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Power to the pedal

Bikeability could be coming to a school near you. Nick Morrison reports on the new training scheme that ensures children know how to stay safe, and happy, on the open road

It's the first outing for Olivia's bright pink cycling helmet - bought by her dad the previous week to go with her purple Chopper bike. It's also a rare outing for her bike on the road. "I ride up and down, but normally I ride on the path," says Olivia, 10. "I'm allowed to ride on the road, it's just that I'm scared. I want to learn more before I go out. I don't really use my brakes a lot."

Olivia is one of four children taking to their bikes in the streets around Corin-thian Community Primary, their school in Liverpool, under the supervision of Martin Bates. Martin and two other instructors from Cycling Solutions, based in Merseyside, are working with the children at Corinthian. He is at the forefront of the introduction of Bikeability, a new national standard of cycle training which is billed as a 21st-century update of the cycling proficiency test.

Bikeability gets its national launch on Monday, after being piloted by about 5,000 children over the past year. A key difference with cycling proficiency, says Phillip Darnton, chairman of Cycling England, which developed the scheme, is that it concentrates on equipping children to cycle safely on the road.

"Cycling proficiency taught you in a safe environment, so you learned how to balance, look over your shoulder without wobbling, how to use brakes and gears, and you did much of that in the playground," he says. "Where Bikeability comes in is how to do this on a road."

Bikeability is a course of five hour-and-a-half sessions. The first session takes place in the playground and teaches children how to make sure their bikes are roadworthy - checking brakes, tyres and wheels - and basic manoeuvres.

Today's second session is taking Olivia and her classmates on to the roads for the first time. After handing out reflective jackets and recapping the previous week's lessons, including pumping up a couple of flat tyres and adjusting seats, Martin takes his four charges on to a quiet street. There, he gets them to cycle on the left hand side and carry out safe U-turns, stopping for the occasional car.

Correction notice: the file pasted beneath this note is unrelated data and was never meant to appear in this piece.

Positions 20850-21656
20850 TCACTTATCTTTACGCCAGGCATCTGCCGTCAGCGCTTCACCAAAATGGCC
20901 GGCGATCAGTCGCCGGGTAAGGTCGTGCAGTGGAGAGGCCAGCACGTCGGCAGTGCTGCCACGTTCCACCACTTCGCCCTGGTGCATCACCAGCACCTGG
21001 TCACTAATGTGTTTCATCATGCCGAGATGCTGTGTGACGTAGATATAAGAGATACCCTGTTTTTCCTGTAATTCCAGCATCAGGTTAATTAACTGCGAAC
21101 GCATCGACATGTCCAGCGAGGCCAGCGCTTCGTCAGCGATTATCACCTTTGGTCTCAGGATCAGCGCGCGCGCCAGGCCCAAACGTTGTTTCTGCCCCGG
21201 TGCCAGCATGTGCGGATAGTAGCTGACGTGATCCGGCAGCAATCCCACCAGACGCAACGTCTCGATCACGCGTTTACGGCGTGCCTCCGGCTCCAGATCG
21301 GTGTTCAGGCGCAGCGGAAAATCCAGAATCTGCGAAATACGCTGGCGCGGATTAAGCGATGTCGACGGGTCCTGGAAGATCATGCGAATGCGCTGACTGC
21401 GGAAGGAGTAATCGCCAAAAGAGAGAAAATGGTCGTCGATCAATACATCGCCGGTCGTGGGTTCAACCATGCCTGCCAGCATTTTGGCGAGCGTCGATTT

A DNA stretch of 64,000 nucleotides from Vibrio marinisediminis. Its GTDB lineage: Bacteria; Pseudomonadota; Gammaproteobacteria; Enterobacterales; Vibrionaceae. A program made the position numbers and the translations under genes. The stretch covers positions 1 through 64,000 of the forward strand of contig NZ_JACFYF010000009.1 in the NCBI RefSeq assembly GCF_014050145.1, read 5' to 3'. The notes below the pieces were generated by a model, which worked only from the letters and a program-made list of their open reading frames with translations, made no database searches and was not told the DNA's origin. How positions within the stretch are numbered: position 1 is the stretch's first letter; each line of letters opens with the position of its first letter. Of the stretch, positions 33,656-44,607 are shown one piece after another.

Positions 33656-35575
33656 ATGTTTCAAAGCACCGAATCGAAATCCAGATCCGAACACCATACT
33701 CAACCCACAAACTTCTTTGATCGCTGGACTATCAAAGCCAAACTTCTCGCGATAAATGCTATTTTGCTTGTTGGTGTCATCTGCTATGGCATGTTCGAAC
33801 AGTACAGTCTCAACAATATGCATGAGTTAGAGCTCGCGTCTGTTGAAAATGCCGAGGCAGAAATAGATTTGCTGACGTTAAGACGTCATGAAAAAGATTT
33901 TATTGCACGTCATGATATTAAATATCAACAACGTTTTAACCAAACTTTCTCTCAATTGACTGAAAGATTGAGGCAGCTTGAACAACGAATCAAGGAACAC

"We don't use words like 'dangerous'," says Neil Kay, the director of Cycling Solutions, which has trained more than 4,500 children in Merseyside. "It is about getting an understanding of the skills, so we ask them to look behind them and then think about whether it is safe to go."

Bikeability has three levels: one, covering whether the bike is safe to ride and doing simple manoeuvres in the playground; two, taking in cycling on side roads; and three, progressing to busy roads and junctions. Level two is aimed at primary children in Years 5 and 6, with level three at secondary pupils.

The Department for Transport is putting pound;5 million into the scheme over each of the next three years, with a target by the third year of putting an additional 100,000 children a year through cycle training. The long-term aim is that about half of all Year 6 children will take a Bikeability course.

Research carried out in areas that have piloted the scheme, which include Exeter, Colchester and Kingston-upon-Thames, as well as North-west England, shows that seven out of 10 teachers and six out of 10 parents have more confidence in children cycling on roads after Bikeability training. Among the children, two-thirds say they are cycling more after taking part.

Making training widespread will also bring health benefits, says Phillip.

"It's more than just teaching children to ride a bike; it's about introducing them to cycling as an everyday activity."

Anna Brooksbank, deputy head at Corinthian, isn't expecting more of her pupils to start cycling to school - most of them live fairly close and there aren't enough cycle racks anyway - but she didn't hesitate in accepting the offer of training.

"We know children are cycling because we see them around the school, and anything that increases their safety awareness will make a difference," she says.

Back outside the school, Luke, 10, is smoothly executing his U-turns. "I cycle in the street with my mates, but I want to learn to ride my bike better," he says. For Olivia, the course could open up a new world. "Once we stop doing the course I may be better on the roads," she says

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